Guest post by Eric Sheninger
In my last post, we explored the importance of demonstrating efficacy to build support for, and ensure the success of, your school’s digital transformation. The Rigor/Relevance Framework offers a strong overall framework to reinforce pedagogical foundations while also moving practice from isolated pockets of excellence to systemic elements that are scaled throughout the learning culture. With that context in place, the next challenge is putting in place the right structures and supports to ensure success.
Below are five key areas (essential questions, research, practicality, evidence/accountability, reflection) that can put your classroom, school, district, or organization on a path to digital efficacy.
Questions provide context for where we want to go, how we’ll get there, and whether success is achieved. Having more questions than answers is a natural part of the initial change process. Over time, however, concrete answers can illustrate that efficacy in digital learning has been achieved in some form or another. Consider how you might respond to the questions below:
- What evidence do we have to demonstrate the impact of technology on school culture?
- How are we making learning relevant for our students?
- How do we implement and support rigorous and relevant learning tasks that help students become future ready?
- What is required to create spaces that model real-world environments and learning opportunities?
- What observable evidence can be used to measure the effect technology is having on student learning and achievement?
- How can targeted feedback be provided to our teachers and students, so that technology can enhance learning?
Research is prevalent in education for a reason. It provides us all with a baseline as to what has been found to really work when it comes to student learning. Now, there is good research and bad. I get that. It is up to us as educators to sift through and then align the best and most practical studies out there to support the need to transform learning in the digital age. We can look to the past in order to inform current practice. For example, so many of us are proponents of student ownership, project-based, and collaborative learning. Not only does digital support and enhance all of these, but research from Dewey, Vygotsky, Piaget, Papert, Bloom, and many others provides validation. (See the image and learn more about authorship learning on Hybrid Pedagogy.)
One of the main reasons Tom Murray and I wrote Learning Transformed was to provide a sound research base that supports digital learning and the embracement of innovative practices. The research of Linda Darling-Hammond found that technology can have the most impact on our at-risk learners when it is used to support interactive learning, explore and create rather than to “drill and kill,” and constitutes the right blend of teachers and technology. This is just one of more than 100 studies we highlight. Then there is the comprehensive analysis by John Hattie on effect size—a listing of the most effective instructional strategies that improve student-learning outcomes all of which can be applied to digital learning. If efficacy is the goal, embracing a scholarly mindset to inform and influence our work, not drive it, is critical.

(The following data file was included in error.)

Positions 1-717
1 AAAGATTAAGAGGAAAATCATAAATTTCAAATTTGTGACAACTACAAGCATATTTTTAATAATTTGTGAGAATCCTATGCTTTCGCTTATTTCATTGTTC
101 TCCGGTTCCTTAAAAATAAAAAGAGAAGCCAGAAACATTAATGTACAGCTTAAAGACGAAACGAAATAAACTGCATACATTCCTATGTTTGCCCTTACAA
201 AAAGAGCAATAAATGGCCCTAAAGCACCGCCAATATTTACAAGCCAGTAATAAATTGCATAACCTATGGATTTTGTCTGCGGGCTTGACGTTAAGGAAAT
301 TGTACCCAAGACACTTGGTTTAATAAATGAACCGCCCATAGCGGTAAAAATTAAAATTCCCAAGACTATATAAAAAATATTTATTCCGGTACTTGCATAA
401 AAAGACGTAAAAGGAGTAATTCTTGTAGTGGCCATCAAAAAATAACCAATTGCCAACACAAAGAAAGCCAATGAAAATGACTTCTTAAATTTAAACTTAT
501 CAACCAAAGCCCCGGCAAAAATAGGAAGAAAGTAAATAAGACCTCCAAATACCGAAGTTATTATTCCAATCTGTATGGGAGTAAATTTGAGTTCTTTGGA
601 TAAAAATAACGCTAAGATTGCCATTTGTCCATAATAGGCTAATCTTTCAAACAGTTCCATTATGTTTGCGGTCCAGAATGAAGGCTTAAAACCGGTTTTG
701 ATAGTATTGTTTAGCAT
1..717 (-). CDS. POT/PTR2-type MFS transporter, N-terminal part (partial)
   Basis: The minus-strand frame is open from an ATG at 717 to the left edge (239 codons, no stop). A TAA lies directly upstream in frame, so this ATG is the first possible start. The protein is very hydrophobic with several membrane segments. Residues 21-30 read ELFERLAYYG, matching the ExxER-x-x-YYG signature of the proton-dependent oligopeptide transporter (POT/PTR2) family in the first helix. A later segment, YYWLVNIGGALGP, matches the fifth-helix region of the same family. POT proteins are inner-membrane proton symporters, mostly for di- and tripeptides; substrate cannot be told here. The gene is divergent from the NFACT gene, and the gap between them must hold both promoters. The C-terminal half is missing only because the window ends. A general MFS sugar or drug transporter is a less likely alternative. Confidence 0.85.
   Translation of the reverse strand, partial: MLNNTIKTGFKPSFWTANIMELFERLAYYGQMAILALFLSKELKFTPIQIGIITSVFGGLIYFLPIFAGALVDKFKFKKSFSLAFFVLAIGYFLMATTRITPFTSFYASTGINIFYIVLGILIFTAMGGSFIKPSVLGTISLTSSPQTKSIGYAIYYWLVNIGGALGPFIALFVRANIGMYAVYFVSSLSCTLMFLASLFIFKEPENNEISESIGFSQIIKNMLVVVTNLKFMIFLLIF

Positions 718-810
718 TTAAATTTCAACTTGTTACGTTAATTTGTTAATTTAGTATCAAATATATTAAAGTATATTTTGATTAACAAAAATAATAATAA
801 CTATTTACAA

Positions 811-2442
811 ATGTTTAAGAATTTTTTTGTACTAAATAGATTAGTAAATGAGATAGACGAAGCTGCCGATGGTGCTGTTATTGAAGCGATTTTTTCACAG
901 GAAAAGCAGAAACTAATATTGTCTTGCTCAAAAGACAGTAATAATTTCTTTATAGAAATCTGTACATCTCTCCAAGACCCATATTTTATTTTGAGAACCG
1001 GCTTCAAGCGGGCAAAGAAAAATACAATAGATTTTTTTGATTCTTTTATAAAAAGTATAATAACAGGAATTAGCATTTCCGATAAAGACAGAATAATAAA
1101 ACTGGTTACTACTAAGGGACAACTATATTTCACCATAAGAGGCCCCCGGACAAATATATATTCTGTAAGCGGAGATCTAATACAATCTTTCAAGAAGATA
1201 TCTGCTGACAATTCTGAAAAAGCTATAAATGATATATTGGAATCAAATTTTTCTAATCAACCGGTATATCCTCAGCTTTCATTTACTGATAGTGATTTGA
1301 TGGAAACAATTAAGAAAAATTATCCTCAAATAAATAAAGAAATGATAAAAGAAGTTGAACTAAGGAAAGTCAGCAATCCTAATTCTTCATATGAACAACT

All of what we do should align to the demands, and at times constraints, of the job. This includes preparing students for success on standardized tests. If it’s not practical, the drive to implement new ideas and practices wanes or never materializes. The creation of rigorous digital performance tasks that are aligned to standards and the scope and sequence found in the curriculum is just good practice. All good performance tasks include some form of assessment, either formative or summative, which provides the learner and educator with valuable information on standard and outcome attainment. Again, this is just part of the job.
Evidence and Accountability
As many of you know, I do not shy away from openly discussing how important this area is. Evidence and accountability are a part of every profession and quite frankly we need more of both in education to not only show efficacy in our work but also to scale needed change. Not everything has to or can be, measured. However, focusing on a return on instruction allows everyone to incorporate multiple measures, both qualitative and quantitative, to determine if improvement is in fact occurring.
When all is said and done, the most important thing we can do is constantly reflect on our practice. In terms of efficacy in digital learning consider these reflective questions from your particular lens:
- Did my students learn?
- How do I know if my students learned?
- How do others know if my students learned?
- What can be done to improve?
- What point of view have I not considered?
Amazing things are happening in education, whether it be through digital learning or the implementation of innovative ideas. We must always push ourselves to be better and strive for continuous improvement. The more we all push each other on the topic of efficacy, our collective goals we have for education, learning, and leadership can be achieved.
What other structures and supports help ensure digital efficacy in your school?
Eric Sheninger is a senior fellow and thought leader on digital leadership with the International Center for Leadership in Education (ICLE). Prior to this he was the award-winning principal at New Milford High School in New Jersey. He was a 2012 Digital Principal of the Year and has authored six books, including the best-seller Digital Leadership. Follow him on Twitter @E_Sheninger or visit ericsheninger.com.